Art, Politics, and Resistance in an Age of

Dark Matter: Art, Politics, and Resistance in an age of Age of Enterprise Culture
Gregory Sholette, instructor VES 109s CC 401 Thursdays 4 - 6 PM
Art is big business: a few artists command huge sums of money, the vast majority are ignored; yet
these marginalized artists remain essential to the mainstream cultural economy serving as its
missing creative mass. This seminar selectively surveys structures of visibility and invisibility,
collision and resistance revealing 30 years of alternative hybrid cooperative networks, gift
exchange, tactical media activism, and community based public art spurning or infiltrating global
contemporary culture and beyond. Participants will be exposed to artists’ groups such as The Yes
Men, Bruce High Quality Foundation, Group Material, Temporary Services, as well as historical
and theoretical texts by Adorno, Brecht, Bourdieu, Debord, Mouff, Enwezor, Kester, and others,
while researching the political and aesthetic impact of enterprise culture and the deregulated
economy on contemporary art, theory, and collective, social critique.
Preparation and Attendance
The readings and viewings listed below are to be done prior to class. Unless otherwise indicated they will be
available online at I-site. You are asked to prepare a list of 2-3 discussion questions based on the
reading/viewing to bring to class each week (for example: what is the author’s central argument and is it
well defended in the text? What are the operative terms and definitions employed? How would the same facts
or arguments sustain a different thesis or answer? What would Theodor Adorno or Walter Benjamin or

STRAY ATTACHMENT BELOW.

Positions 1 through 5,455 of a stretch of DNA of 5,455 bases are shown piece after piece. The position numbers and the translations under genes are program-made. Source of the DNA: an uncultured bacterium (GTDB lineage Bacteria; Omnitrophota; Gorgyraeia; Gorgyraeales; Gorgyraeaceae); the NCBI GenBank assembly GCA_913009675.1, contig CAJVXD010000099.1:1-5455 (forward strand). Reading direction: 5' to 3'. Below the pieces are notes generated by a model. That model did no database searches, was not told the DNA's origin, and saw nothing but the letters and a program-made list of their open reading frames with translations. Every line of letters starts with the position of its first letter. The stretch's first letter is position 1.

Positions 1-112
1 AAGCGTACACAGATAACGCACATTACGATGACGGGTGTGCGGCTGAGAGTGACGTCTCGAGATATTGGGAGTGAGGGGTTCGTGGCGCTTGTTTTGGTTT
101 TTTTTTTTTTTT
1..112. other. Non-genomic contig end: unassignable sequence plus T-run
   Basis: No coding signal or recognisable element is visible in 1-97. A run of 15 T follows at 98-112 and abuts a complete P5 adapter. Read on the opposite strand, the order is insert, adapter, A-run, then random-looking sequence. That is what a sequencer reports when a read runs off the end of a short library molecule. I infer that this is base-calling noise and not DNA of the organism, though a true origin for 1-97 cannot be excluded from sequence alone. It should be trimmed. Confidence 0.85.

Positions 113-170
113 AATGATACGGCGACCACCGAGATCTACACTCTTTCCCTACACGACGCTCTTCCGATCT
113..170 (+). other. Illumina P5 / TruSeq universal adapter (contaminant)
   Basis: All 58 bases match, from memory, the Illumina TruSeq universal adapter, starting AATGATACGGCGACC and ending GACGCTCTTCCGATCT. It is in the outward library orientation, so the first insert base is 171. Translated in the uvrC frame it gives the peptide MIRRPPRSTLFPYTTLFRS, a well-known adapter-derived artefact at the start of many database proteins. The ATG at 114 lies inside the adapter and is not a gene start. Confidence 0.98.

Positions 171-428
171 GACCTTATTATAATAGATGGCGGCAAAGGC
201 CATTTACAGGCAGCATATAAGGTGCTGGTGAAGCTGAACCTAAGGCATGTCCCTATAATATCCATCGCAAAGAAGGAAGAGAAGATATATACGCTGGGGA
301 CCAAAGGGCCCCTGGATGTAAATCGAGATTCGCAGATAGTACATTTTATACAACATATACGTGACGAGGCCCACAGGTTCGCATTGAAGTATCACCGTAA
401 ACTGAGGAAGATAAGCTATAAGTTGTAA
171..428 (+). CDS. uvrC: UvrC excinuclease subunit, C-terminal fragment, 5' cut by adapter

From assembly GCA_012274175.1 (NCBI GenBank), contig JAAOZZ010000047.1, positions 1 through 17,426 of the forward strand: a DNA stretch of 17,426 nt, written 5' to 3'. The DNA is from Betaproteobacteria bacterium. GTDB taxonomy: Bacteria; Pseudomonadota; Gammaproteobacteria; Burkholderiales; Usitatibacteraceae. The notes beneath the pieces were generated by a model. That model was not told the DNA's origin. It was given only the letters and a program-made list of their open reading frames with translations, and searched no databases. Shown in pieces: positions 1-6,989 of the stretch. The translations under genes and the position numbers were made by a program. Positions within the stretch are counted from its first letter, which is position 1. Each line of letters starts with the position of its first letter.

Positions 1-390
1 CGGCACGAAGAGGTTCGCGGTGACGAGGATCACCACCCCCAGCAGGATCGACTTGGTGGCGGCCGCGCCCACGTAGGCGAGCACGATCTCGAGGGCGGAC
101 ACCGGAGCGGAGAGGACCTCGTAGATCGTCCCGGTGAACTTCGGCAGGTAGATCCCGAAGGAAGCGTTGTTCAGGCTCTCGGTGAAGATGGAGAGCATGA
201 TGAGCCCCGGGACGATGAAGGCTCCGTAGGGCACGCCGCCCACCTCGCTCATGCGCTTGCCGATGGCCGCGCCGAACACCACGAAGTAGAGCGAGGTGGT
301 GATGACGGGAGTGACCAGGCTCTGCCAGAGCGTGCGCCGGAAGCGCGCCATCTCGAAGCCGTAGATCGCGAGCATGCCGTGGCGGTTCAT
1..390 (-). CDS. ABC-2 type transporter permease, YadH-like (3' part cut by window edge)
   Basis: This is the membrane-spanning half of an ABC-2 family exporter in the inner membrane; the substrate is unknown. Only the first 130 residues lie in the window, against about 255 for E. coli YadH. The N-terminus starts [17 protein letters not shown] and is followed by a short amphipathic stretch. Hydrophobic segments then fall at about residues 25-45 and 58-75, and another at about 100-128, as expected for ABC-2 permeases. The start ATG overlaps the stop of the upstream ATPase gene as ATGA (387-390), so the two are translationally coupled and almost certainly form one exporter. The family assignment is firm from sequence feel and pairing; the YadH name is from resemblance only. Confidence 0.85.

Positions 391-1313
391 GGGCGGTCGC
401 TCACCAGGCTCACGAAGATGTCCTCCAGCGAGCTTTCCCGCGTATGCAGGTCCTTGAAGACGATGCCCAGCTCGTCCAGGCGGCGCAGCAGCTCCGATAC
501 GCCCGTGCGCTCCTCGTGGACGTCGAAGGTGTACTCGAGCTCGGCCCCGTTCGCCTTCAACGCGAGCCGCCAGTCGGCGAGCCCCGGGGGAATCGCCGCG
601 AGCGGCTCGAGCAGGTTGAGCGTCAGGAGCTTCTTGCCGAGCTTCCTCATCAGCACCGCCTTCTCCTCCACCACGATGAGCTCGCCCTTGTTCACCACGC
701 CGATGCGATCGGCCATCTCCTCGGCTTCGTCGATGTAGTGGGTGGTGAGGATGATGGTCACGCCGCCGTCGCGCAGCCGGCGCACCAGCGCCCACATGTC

another thinker we will study think of this argument? Does the essay appear have a direct relationship to
your own art or research practice and how?). These 3 questions must be turned in at the beginning of class.
This is a research seminar, and a list of potential research topics is included below, however, you can also
propose a topic of your own that is not on this list. A statement indicating your choice of research topic and a
preliminary bibliography is due by April 1st. Please consult with me before about your choice. Be prepared
to engage in original research including interviews and archival investigation because little published
material exists on these topics.
The last three weeks of class will be devoted to student presentations. These are to be based on your research,
but not a straightforward reading of your papers due at the end of the course. The aim of the presentation is
to teach your classmates (and professor) about the artist, group, or phenomenon you have been researching.
You will be responsible for assigning a reading (one article each, to be distributed the week before your
presentation), and giving a 12-minute lecture on your topic (with images) leaving 10 minutes for discussion.
Presentation Format: Five Components
Start with a premise or thesis about your topic or artist.
Provide background details, dates, and relevant information. (Remember: who-what-why-where-when.)
Elaborate on your thesis, but don’t give your opinion.
Whenever possible quote directly from relevant texts, documents, and/or the artist or group.
Conclude by raising a series of questions your research has raised.
Books recommended but not required
Art Workers: Radical Practice in the Vietnam War Era, Julia Bryan-Wilson, U. California, 2009.
Alternative Art New York: 1965–1985, Julie Ault, ed., U. Minnesota, 2002.
Show and Tell: A Chronicle of Group Material, Ault, Ashford, Locks, eds., Four Corners Books, 2010.
Collectivism after Modernism: The Art of Social Imagination after 1945, Stimson & Sholette, eds, U. Minn., 2007.
Dark Matter: Art and Politics in the Age of Enterprise Culture, Sholette, Gregory, Pluto Press, 2011.
Research Paper
In your final, fully footnoted paper (15-20 pages), please answer one or more of the questions you raised in